Investing in Procurement -- How to "Play" the Sector Beyond Ariba (Part 1: SciQuest) -- I, like many observers of the procurement marketplace, eagerly await Ariba's (NASDAQ: ARBA) earnings each quarter, looking upon them as one gauge of broader marketplace traction and technology adoption. The Spend Matters team will offer our own view on Ariba's earnings late next week after they're released (we suspect if Ariba is representative of the broader market this quarter, that they'll do just fine, as the general adoption we're seeing is showing no signs of abating, and our recent reference ch... (Part 2 and Part 3)
Ariba's Q3 Fiscal 2011 Results: The Numbers and Beyond (Part 1: The Basics and E-Invoicing) -- Yesterday, Ariba reported its Fiscal Q3 2011 results and it's no surprise to many that the procurement vendor keeps chugging along. Wall Street appears pleased, at least from the reports we've seen already today. As reported by management, revenue continues to climb. Specifically, quarterly revenues hit $121.9 million up from $83 million the previous year (owning both to organic growth and, most important, the Quadrem acquisition). Subscription software revenue (the "good" stuff, at least as Wall Stre... (Part 2 and Part 3)
SAP/Crossgate Targets Ariba in Crosshairs: Will the Best-Run Businesses Run on the SAP Network? -- Earlier this week, SAP announced it was acquiring Crossgate, a key piece of the supplier network puzzle that the ERP giant is trying to piece together in an attempt to dominate the space between buyers and suppliers rather than just delivering workflow, compliance and decision support applications to purchasing managers and frontline buyers that sit behind the enterprise firewall. In many ways, the announcement represents a surprising shot across the bow of the Ariba network boat, but it's unclear whether or not the move will accelerate the pace at which SAP is getting large Ariba customers to defect in both the eProcurement and invoicing areas. Later today, we'll investigate this specific topic in more detail, so check back.
Suppliers: Don't Waste Money On Ariba Discovery/Other Networks Unless You Can Play the Game (Part 1) -- Among those in the industry who follow supplier networks and online marketplaces offering a capability for buyers to discover or search for suppliers, it's well known that the majority of suppliers who end up paying fees for a service don't end up recouping the investment -- or if they do on a hard dollar basis, the amount of time and effort expended in RFP chasing is not really worth it compared to developing relationships in other ways. Yet suppliers can put the odds in their favor if they know how to play the system to their advantage, taking full advantage (and then some, in certain cases) of the benefits of online marketplaces. I recently reached out to one of the venerable marketplace leaders, MFG.com's Mitch Free, to ask him (via Twitter, so the responses had to be short), what he thought. (Part 2)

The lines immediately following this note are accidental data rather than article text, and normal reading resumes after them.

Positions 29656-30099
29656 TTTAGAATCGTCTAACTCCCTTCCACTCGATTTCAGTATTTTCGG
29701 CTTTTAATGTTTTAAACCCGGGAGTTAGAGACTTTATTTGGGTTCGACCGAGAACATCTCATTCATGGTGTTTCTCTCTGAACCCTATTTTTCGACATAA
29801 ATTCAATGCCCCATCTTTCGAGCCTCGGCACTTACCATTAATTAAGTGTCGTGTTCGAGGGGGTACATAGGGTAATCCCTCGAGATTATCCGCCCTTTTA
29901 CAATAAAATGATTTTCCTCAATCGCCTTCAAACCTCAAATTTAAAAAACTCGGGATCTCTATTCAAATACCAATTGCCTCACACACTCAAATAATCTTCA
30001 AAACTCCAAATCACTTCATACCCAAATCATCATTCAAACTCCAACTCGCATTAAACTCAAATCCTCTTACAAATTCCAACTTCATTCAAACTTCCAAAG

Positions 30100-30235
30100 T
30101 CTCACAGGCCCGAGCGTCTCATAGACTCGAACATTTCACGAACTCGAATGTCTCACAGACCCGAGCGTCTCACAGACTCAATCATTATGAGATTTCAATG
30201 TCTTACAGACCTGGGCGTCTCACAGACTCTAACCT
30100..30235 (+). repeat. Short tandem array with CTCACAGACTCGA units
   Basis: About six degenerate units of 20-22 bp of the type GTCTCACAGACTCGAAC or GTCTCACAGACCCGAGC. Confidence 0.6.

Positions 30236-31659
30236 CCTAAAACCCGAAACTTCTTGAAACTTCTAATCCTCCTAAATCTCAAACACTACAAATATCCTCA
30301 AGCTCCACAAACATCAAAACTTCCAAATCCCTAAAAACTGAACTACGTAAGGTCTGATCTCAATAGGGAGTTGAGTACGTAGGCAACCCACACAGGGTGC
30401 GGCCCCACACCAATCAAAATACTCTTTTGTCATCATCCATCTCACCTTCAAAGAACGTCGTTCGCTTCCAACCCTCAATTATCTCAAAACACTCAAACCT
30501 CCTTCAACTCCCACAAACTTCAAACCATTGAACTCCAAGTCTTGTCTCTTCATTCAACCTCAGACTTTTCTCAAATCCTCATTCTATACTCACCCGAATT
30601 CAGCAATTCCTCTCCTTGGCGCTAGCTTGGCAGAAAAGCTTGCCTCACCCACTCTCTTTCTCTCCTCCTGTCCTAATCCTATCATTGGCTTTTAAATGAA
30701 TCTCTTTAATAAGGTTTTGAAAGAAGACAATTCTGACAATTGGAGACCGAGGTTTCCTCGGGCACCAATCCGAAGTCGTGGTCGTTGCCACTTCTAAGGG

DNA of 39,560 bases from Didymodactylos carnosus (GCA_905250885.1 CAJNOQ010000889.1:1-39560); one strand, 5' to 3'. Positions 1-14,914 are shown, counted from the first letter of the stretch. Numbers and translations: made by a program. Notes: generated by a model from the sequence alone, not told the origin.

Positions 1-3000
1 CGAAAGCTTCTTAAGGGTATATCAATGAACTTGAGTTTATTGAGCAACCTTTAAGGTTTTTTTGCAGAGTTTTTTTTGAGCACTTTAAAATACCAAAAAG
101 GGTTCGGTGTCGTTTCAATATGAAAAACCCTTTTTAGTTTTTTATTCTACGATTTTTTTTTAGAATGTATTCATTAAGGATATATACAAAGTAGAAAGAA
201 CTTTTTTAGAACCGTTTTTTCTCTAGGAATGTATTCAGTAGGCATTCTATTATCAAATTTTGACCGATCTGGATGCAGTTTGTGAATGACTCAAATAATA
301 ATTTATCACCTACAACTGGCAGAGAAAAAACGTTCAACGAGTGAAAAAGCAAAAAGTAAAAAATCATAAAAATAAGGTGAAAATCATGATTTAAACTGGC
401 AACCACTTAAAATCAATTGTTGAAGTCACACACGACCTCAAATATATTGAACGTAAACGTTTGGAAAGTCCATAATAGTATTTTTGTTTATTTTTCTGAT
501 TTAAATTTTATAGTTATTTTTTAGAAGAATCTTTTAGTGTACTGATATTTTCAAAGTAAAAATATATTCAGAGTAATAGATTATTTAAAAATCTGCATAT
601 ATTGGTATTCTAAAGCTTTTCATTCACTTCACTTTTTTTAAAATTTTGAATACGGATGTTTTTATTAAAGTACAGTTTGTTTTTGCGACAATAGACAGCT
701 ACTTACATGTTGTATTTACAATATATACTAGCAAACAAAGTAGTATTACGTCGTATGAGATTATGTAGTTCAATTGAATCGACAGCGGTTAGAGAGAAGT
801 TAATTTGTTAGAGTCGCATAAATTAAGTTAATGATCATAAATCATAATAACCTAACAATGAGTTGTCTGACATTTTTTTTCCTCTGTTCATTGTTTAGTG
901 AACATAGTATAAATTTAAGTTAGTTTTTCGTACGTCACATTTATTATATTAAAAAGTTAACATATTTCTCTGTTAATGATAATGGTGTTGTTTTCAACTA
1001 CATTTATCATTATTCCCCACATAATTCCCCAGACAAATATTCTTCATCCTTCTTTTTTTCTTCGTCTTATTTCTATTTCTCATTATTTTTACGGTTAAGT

Ariba's Q4 2011 Results -- Do They Matter to Gauge Overall Market Growth Any More? (Part 1) -- As much as we may quibble about Ariba's network pricing model, our main curiosity with the best-known procurement vendor in the past year has centered on how its general rate of solution enhancement is moving at a slow comparative pace -- sometimes at a very slow comparative pace (e.g., despite promises and a new commitment to CD customers on Buyer for the past year, the "cloud" P2P offering is still further ahead when it comes to a range of new features). In a series of posts looking at Ariba's quarter and why we believe that Ariba is no longer a proxy for the very solid growth happening in the broader Spend Management market, we'll explore these and related topics in more detail. First, let's start with another example to set the stage. (Part 2,Part 3 and Part 4)
Ariba's 180 on Consultancy Partnering -- But Past Scorched Earth Policies Have a Long Memory -- We've had several calls and meetings this year with sourcing and supply chain consultancies that fall under the larger strategy/operations and Big 5 type firms that used to partner with Ariba in the past. These organizations have been keen to understand if the overtures that Ariba is making to them are for real (i.e., that Ariba is actually keen to refer business in exchange for a relative low-cost quid-pro-quo in licensing and using Ariba technology). In a recent press release highlighting their progress at bringing boutique sourcing and operations firms like Transpac Access (run by two former FreeMarkets executives), Paladin Associates and Archstone (now Hackett) into the partner fold, Ariba touted success stories from the consultative trenches. But how much of it is Spend Management hot air vs. a true retrenchment and change in partnering strategy?
-- Brianna Tonner